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Since it is not possible to help all communities, it must be decided which communities are most appropriate to help. Some will be facing more serious environmental problems than others. This is analogous to dividing countries into developed and developing, and then limiting one’s attention to the developing. One of the tasks of the development organizations is to come up with a way of ranking communities (see Educating the Educators below). There is a way that even the non-slum parts of the city might be included in a pro-poor way. Although I have been assuming no help from governments for the communities of Oceania, the non-slum parts of the city constitute the one place for which it might be worth trying carefully to activate government influence. Authorities may be reluctant to help the poor living in squatter villages since they may view them as illegitimate. Their inclination may be to get rid of them, rather than make them more attractive places to live.52 But the authorities would not have this reluctance with respect to other parts of the cities. The least the government can be expected to do is take care of the better-off parts of the central city, especially if the seat of government is located there. But some projects that benefit the wealthier areas of the city may benefit squatters incidentally. In this way, what might be a side-effect for the government would be the main goal for the development organizations. In addition, any poor people living in the non-slum parts of the city would quite possibly be benefited.

NO REGRETS: SATISFY EXISTING DEMAND In order for development organizations to have more success than the governments in getting local support for environmental projects, they can do two things: when possible, choose projects that in part satisfy existing demand; and create new demand through formal and informal education. Let me address no regrets first, and then education. It will be easier to get local people to support programmes that prepare them for projected long-term changes to the environment if the programmes also serve their immediate needs. These programmes are called no regrets because they provide benefits even if computer-model based projections do not pan out. It is just that they would provide even more benefits if they do — and there are rational grounds to assume they will. Programmes that kill both birds with the same stone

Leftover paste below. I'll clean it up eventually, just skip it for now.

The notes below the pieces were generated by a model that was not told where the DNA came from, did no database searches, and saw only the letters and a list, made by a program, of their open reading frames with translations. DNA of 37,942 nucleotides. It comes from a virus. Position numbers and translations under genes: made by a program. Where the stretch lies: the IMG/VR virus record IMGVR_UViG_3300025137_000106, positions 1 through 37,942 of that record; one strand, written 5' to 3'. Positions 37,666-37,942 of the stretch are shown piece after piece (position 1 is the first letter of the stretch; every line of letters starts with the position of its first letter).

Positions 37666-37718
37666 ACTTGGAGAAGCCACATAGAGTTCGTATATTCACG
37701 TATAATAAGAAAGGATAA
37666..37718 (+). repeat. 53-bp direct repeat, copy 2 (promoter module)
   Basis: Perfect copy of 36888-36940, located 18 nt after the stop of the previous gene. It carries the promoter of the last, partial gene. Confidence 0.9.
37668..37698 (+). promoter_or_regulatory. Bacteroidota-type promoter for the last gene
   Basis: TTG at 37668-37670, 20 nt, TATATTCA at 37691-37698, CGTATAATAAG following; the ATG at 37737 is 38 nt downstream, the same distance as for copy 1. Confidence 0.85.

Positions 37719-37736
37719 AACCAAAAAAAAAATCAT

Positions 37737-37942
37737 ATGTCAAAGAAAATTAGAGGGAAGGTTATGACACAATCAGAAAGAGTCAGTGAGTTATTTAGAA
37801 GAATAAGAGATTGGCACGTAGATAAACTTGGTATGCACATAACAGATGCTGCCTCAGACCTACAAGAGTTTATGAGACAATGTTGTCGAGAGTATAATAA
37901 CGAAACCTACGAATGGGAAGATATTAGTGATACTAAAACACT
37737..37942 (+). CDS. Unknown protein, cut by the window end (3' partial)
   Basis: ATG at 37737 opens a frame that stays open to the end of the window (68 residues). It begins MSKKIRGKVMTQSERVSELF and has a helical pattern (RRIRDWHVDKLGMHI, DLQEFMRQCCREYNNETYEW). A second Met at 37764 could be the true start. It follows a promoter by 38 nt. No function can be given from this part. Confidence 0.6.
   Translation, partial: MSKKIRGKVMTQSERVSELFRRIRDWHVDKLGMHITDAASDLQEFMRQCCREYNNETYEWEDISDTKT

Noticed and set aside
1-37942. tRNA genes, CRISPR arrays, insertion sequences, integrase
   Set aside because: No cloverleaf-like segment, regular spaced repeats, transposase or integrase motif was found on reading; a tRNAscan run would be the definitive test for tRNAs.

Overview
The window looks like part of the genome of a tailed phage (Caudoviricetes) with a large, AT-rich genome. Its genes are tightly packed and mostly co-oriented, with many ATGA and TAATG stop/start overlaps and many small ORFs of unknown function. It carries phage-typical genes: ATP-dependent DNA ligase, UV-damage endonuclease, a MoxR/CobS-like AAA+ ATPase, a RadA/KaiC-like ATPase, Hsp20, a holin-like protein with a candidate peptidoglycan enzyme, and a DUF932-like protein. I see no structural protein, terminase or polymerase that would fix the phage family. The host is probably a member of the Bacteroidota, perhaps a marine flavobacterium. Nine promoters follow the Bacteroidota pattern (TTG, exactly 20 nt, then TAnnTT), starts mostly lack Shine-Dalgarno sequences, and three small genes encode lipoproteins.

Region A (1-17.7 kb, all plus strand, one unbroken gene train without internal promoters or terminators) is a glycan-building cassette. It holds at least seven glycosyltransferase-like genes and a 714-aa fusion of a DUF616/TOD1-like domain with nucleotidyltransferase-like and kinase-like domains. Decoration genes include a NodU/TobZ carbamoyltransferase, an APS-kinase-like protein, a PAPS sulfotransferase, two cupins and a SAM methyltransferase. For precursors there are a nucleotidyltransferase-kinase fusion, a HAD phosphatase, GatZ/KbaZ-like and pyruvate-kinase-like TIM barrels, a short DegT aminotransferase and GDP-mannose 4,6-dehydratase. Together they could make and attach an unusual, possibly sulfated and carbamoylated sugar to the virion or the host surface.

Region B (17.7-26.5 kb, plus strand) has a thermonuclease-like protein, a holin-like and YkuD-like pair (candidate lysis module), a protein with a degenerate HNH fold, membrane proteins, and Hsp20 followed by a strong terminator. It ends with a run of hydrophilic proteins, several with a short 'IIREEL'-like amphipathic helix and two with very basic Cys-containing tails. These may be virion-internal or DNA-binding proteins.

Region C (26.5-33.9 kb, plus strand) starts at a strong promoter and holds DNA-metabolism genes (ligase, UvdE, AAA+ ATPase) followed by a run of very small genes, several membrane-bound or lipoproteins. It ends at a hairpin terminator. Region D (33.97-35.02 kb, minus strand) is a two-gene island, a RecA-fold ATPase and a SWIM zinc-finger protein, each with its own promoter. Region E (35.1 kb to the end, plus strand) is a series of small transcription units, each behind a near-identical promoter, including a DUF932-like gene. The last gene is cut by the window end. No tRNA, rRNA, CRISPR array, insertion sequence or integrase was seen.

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can be devised by those whose knowledge of the science is combined with an appreciation of local conditions. They will know whether to advocate one no-regrets policy over another; and since there’s no guaranteeing that no regrets actions are always available or optimal, they will know when they have no choice but to advocate a program or policy that is not no-regrets.

Towards a Comprehensive Classification Scheme One way to increase the likelihood of finding no-regrets courses of action is by considering the response to global warming together with responses to all other sorts of environmental problems.53 For this, it helps to have a comprehensive classification scheme. There are a number of ways things could be divided up. One initial attempt, which cannot help but be faulty, but which might give an idea, is the following. For humans, their natural environment is both beneficial and problematic (e.g., natural capital vs. natural disasters). It is problematic as it is (hurricanes, droughts, etc.) and because of certain changes to it. The environment sometimes changes all by itself (e.g., sea levels go up and down over history) and sometimes because of human influence. Humans are changing the environment in more reversible ways through water pollution, deforestation, unsustainable practices, changes in land use, and the addition of various kinds of tiny solids or liquids into the atmosphere (aerosols: black carbon, mineral dust, and particulate matter from biomass burning, sulfates, nitrates, ammonium, etc.).54 And humans are causing more long-term changes (e.g., global warming and acidification of the ocean) through the emission of gases whose molecules have three or more atoms.55 These changes can be looked at globally and regionally. Of the effects mentioned, global warming’s own environmental effects could be divided into those that are climatic (higher temperatures, increased humidity and rain, and stronger storms) and those that are not climatic (warmer oceans, sea-level rise, salinization, crop failure, and coral reef degradation). The main value of making this distinction is to make clear that climate change is a misnomer. Otherwise, the effects of global warming might be more rationally divided in ways that cut across any division between climatic and non-climatic aspects of the environment. But if one did have a reason to focus on changes to the